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Scrivener for lawyers

WordPerfect 5.1 is legendary among tech geeks of a certain age, and still has devoted users. I used various incarnations of WordPerfect as my main word processor and brief[1] writing tool until just a few years ago, when I succumbed to the inevitable force of change, and switched to Microsoft Word. Now, though, I’m not even using a traditional word processor as my main brief writing application, because I’ve discovered that Scrivener is a fantastic tool for that purpose.

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Writing Legal Briefs with Scrivener

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Easy navigation, powerful AI, and quick search make DEVONthink a nice alternative to lugging around thick files.

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DEVONthink for Lawyers

Sorry Stevie, Techies Think 7 Inches of Samsung Will Work Just Fine

Samsung Galaxy Tab | 40Tech

The tech community seems to be almost overwhelmingly positive about the new Samsung Galaxy Tab. Some of that is because the tech community tends to love the openness of Android, and some of that is because the Tab is a shiny new toy — but much of it appears to be because Samsung’s new tablet is actually pretty cool.

Check out the video, below, from It’s one of many reviews and unboxings that I’ve come across that sings a balanced tune about the Tab’s goodness. Some highlights are as follows:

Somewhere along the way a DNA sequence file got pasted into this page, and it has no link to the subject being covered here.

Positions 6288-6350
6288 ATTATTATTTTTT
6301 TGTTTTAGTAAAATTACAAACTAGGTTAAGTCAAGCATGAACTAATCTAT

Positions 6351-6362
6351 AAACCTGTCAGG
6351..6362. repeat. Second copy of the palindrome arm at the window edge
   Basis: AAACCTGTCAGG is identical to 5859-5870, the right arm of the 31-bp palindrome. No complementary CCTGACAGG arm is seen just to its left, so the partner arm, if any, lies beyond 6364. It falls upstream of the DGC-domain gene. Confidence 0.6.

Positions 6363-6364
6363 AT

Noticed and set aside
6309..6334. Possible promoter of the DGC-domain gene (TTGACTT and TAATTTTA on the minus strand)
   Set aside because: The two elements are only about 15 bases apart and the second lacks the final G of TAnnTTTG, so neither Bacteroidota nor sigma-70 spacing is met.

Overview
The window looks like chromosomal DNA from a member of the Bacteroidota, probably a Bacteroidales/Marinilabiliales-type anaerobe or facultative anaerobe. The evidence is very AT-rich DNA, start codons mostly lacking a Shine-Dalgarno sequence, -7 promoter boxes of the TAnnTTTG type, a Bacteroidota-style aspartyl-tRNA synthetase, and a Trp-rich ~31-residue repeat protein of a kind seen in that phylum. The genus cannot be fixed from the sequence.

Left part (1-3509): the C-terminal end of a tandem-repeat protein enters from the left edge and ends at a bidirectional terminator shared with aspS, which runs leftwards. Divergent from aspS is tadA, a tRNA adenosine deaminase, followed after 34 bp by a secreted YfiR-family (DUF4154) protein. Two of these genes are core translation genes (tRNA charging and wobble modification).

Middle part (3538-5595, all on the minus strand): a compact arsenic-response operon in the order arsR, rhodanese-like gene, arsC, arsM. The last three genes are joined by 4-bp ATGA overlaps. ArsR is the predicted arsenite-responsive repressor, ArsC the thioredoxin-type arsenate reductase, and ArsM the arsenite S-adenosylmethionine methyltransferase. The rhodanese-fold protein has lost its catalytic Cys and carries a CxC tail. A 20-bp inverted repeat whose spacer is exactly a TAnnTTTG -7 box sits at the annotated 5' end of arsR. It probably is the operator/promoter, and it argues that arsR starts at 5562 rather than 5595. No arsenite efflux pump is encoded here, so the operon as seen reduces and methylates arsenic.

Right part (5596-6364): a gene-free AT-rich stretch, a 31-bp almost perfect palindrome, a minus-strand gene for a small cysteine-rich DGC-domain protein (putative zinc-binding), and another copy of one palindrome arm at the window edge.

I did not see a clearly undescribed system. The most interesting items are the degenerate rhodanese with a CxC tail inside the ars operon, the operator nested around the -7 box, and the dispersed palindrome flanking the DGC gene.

• The smaller size of the Tab is a good thing, as it can fit in a (large) pocket and is easier to type on than an iPad (for people focused on thumb-typing).
  • Having Flash on a tablet is awesome and it appears to work pretty well, even on 3G.
  • Samsung and Carriers have pre-loaded “helpful” software (or bloatware) onto the device.
  • The interface, while infinitely more configurable, is not a slick as the iPad — but it does the job.
  • People will like it, no matter what Steve Jobs thinks.
YouTube Preview Image

My last two highlight points, above, were mentioned in every single positive review I read, watched, or skimmed, and though there are a few negative reviews out there, many of them come of as Apple fanboys doing what Apple fanboys love to do: trashing things that are not Apple. There are a some reasonable points to take away from the negative reviews, however, such as the difficulty that first time users of the Tab can have with finding the “on” button, and the fact that Android 2.2 was simply not built for tablets (just like Google said it wasn’t) and that leads to the occasional performance hiccup.

Overall, it seems that the Samsung Galaxy Tab will be a reasonable alternative to the iPad, even if it will never quite achieve the elitist notoriety of an Apple product. What do you think?

Samsung Galaxy Tab Video Review []

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